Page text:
Langone Takes Welch’s Side: Jobs Numbers ‘Don’t Square’
CNBC.com Senior Writer
Government numbers showing the unemployment rate has fallen under 8 percent for the first time in nearly four years don't reflect actual business conditions, venture capitalist Ken Langone said on CNBC.
Joining a heated debate over the state of the U.S. jobs picture, the Home Depot founder and Geeknet CEO said the most recent U.S. Bureau of Labor Statistics report was probably inaccurate.
Langone defended former General Electric CEO Jack Welch, who caused a stir Friday morning when he charged on Twitter: "Unbelievable jobs numbers ... these Chicago guys will do anything ... can't debate so change numbers."
"I give Jack a lot of credit for being there and standing out. It makes it easier for me because he and I share the same point of view," Langone told CNBC’s “Squawk Box.”"But I give him a lot of credit for saying publicly, 'Damn it, these numbers don't make sense.'"
The BLS said the unemployment ratedropped from 8.1 percent to 7.8 percent, the first time the headline number has slipped below the 8 percent mark since Barack Obama took over as president in January 2009. (Watch: Can the US Jobs Data Be Trusted?)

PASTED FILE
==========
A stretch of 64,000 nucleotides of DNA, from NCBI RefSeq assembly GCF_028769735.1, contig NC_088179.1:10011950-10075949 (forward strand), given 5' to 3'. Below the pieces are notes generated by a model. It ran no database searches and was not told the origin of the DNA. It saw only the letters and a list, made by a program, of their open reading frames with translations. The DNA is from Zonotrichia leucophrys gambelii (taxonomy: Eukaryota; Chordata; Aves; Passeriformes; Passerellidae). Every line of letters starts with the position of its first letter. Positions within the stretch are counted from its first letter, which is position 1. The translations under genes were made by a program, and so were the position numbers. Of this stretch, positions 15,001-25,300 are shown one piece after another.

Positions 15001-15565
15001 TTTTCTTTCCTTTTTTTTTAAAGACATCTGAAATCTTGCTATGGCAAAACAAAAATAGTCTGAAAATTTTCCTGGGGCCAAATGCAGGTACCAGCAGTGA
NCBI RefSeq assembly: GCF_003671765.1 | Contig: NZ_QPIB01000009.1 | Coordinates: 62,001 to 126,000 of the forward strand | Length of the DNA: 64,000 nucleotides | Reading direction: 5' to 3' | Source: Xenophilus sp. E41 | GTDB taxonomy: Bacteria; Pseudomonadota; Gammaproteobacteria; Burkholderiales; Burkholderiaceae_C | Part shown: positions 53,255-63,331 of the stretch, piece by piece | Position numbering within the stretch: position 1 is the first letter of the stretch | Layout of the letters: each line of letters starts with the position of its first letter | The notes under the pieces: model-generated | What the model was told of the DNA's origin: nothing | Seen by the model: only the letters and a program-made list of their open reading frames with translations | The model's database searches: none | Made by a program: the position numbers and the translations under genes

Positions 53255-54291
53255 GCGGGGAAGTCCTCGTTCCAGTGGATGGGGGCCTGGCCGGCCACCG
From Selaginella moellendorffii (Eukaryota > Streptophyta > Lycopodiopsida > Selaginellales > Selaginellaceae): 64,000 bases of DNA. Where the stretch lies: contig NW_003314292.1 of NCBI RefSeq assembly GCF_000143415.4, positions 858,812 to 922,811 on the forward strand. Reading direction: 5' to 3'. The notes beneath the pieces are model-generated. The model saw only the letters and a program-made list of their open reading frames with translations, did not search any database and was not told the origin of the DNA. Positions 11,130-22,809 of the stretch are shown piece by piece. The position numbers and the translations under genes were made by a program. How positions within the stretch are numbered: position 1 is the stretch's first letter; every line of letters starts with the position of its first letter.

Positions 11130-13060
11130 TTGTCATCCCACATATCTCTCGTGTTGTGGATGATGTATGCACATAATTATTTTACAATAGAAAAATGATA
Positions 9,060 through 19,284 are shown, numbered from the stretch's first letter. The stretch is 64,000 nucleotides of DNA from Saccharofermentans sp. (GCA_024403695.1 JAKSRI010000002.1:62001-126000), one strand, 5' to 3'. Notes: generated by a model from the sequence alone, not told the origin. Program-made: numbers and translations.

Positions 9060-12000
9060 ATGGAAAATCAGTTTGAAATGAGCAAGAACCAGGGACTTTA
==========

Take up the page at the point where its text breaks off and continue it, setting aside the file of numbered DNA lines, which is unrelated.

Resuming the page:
That came even though the total net job creation was just 114,000. The drop in the unemployment rate defied economist expectations.
"These numbers don't square with what's going on with the economy," Langone said.
The BLS and the White House both vehemently rejected Welch's allegations, with Labor Secretary Hilda Solis telling CNBC she was "insulted" at the suggestion of data manipulation for political purposes. (Read More: Why Idea of ‘Cooked’ Jobs Report Is ‘Preposterous’: BLS)
Later in the Langone interview, real estate magnate Donald Trump also took up Welch's side, saying, "He's 100 percent correct. There wasn't an economist in the country who said it could possibly happen. By the way, after the election they'll do a big correction."
An outspoken critic of President Barack Obama, Langone said the economy is heading lower, not higher.
"The worst hasn't happened yet," he said. "The problem is we haven't yet begun to address the problems."
He specifically cited the Dodd-Frank banking reforms as a "nightmare (that) is already impeding economic growth in America."
As for the president, who was widely considered a loser in last Wednesday's debate against Republican challenger Mitt Romney, Langone also predicted more troubles ahead. (Read More: Debate Sends Obama's Odds Falling, Romney's Rising.)
"He will not do well in the second and third debates," he said. "For four years, he's had the benefit of these devices that he reads from. You know, it's like a drug, it's hard to get away from."
Langone added: "He's got nothing else to talk about. He's had a horrible record for four years."